Date: Tue, 4 May 2021 17:30:23 -0700 From: Rick Edgecombe <rick.p.edgecombe@...el.com> To: dave.hansen@...el.com, luto@...nel.org, peterz@...radead.org, linux-mm@...ck.org, x86@...nel.org, akpm@...ux-foundation.org, linux-hardening@...r.kernel.org, kernel-hardening@...ts.openwall.com Cc: ira.weiny@...el.com, rppt@...nel.org, dan.j.williams@...el.com, linux-kernel@...r.kernel.org, Rick Edgecombe <rick.p.edgecombe@...el.com> Subject: [PATCH RFC 0/9] PKS write protected page tables This is a POC for write protecting page tables with PKS (Protection Keys for Supervisor) . The basic idea is to make the page tables read only, except temporarily on a per-cpu basis when they need to be modified. I’m looking for opinions on whether people like the general direction of this in terms of value and implementation. Why would people want this? =========================== Page tables are the basis for many types of protections and as such, are a juicy target for attackers. Mapping them read-only will make them harder to use in attacks. This protects against an attacker that has acquired the ability to write to the page tables. It's not foolproof because an attacker who can execute arbitrary code can either disable PKS directly, or simply call the same functions that the kernel uses for legitimate page table writes. Why use PKS for this? ===================== PKS is an upcoming CPU feature that allows supervisor virtual memory permissions to be changed without flushing the TLB, like PKU does for user memory. Protecting page tables would normally be really expensive because you would have to do it with paging itself. PKS helps by providing a way to toggle the writability of the page tables with just a per-cpu MSR. Performance impacts =================== Setting direct map permissions on whatever random page gets allocated for a page table would result in a lot of kernel range shootdowns and direct map large page shattering. So the way the PKS page table memory is created is similar to this module page clustering series, where a cache of pages is replenished from 2MB pages such that the direct map permissions and associated breakage is localized on the direct map. In the PKS page tables case, a PKS key is pre-applied to the direct map for pages in the cache. There would be some costs of memory overhead in order to protect the direct map page tables. There would also be some extra kernel range shootdowns to replenish the cache on occasion, from setting the PKS key on the direct map of the new pages. I don’t have any actual performance data yet. This is based on V6  of the core PKS infrastructure patches. PKS infrastructure follow-on’s are planned to enable keys to be set to the same permissions globally. Since this usage needs a key to be set globally read-only by default, a small temporary solution is hacked up in patch 8. Long term, PKS protected page tables would use a better and more generic solution to achieve this.  https://email@example.com/  https://firstname.lastname@example.org / Thanks, Rick Rick Edgecombe (9): list: Support getting most recent element in list_lru list: Support list head not in object for list_lru x86/mm/cpa: Add grouped page allocations mm: Explicitly zero page table lock ptr x86, mm: Use cache of page tables x86/mm/cpa: Add set_memory_pks() x86/mm/cpa: Add perm callbacks to grouped pages x86, mm: Protect page tables with PKS x86, cpa: PKS protect direct map page tables arch/x86/boot/compressed/ident_map_64.c | 5 + arch/x86/include/asm/pgalloc.h | 6 + arch/x86/include/asm/pgtable.h | 26 +- arch/x86/include/asm/pgtable_64.h | 33 ++- arch/x86/include/asm/pkeys_common.h | 8 +- arch/x86/include/asm/set_memory.h | 23 ++ arch/x86/mm/init.c | 40 +++ arch/x86/mm/pat/set_memory.c | 312 +++++++++++++++++++++++- arch/x86/mm/pgtable.c | 144 ++++++++++- include/asm-generic/pgalloc.h | 42 +++- include/linux/list_lru.h | 26 ++ include/linux/mm.h | 7 + mm/Kconfig | 6 +- mm/list_lru.c | 38 ++- mm/memory.c | 1 + mm/swap.c | 7 + mm/swap_state.c | 6 + 17 files changed, 705 insertions(+), 25 deletions(-) -- 2.30.2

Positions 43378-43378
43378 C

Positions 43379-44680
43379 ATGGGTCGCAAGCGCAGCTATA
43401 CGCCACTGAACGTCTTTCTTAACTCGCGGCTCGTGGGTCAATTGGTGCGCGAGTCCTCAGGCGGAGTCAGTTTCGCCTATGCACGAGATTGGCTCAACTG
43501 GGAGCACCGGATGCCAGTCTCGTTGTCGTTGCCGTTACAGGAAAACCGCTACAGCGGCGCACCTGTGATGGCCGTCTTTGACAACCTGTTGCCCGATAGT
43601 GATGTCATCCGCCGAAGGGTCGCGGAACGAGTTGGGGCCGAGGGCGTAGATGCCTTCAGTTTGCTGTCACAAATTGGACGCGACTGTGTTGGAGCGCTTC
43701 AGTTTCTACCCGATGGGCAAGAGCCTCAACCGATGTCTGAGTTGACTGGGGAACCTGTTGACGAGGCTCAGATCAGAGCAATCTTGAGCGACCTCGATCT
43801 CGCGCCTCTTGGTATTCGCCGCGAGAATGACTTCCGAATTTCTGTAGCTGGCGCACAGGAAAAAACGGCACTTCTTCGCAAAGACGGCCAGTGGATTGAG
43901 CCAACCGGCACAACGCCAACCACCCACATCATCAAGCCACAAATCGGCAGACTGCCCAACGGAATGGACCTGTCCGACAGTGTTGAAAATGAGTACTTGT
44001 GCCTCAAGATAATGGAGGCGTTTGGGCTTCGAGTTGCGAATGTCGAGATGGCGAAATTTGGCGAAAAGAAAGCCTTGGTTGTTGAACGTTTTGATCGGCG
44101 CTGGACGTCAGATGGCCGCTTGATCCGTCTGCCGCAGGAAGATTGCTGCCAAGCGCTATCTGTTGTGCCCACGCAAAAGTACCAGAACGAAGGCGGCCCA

Powered by blists - more mailing lists
Confused about mailing lists and their use? Read about mailing lists on Wikipedia and check out these guidelines on proper formatting of your messages.